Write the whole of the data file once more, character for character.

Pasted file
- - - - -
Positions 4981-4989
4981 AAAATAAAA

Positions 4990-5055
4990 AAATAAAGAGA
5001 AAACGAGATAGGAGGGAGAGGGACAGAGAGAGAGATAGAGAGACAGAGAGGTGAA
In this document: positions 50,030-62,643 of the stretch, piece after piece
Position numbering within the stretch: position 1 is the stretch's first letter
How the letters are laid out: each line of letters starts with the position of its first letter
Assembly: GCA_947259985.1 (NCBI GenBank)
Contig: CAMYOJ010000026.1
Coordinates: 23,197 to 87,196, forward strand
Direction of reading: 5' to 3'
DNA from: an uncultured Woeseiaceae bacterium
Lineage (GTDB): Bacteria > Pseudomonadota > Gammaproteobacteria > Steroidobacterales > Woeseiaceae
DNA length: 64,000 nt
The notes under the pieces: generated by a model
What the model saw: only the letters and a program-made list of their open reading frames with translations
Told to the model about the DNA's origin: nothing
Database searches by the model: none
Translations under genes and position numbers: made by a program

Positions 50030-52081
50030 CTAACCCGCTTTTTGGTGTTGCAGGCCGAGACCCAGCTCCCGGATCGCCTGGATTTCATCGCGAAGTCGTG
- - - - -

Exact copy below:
Positions 4981-4989
4981 AAAATAAAA

Positions 4990-5055
4990 AAATAAAGAGA
5001 AAACGAGATAGGAGGGAGAGGGACAGAGAGAGAGATAGAGAGACAGAGAGGTGAA
In this document: positions 50,030-62,643 of the stretch, piece after piece
Position numbering within the stretch: position 1 is the stretch's first letter
How the letters are laid out: each line of letters starts with the position of its first letter
Assembly: GCA_947259985.1 (NCBI GenBank)
Contig: CAMYOJ010000026.1
Coordinates: 23,197 to 87,196, forward strand
Direction of reading: 5' to 3'
DNA from: an uncultured Woeseiaceae bacterium
Lineage (GTDB): Bacteria > Pseudomonadota > Gammaproteobacteria > Steroidobacterales > Woeseiaceae
DNA length: 64,000 nt
The notes under the pieces: generated by a model
What the model saw: only the letters and a program-made list of their open reading frames with translations
Told to the model about the DNA's origin: nothing
Database searches by the model: none
Translations under genes and position numbers: made by a program

Positions 50030-52081
50030 CTAACCCGCTTTTTGGTGTTGCAGGCCGAGACCCAGCTCCCGGATCGCCTGGATTTCATCGCGAAGTCGTG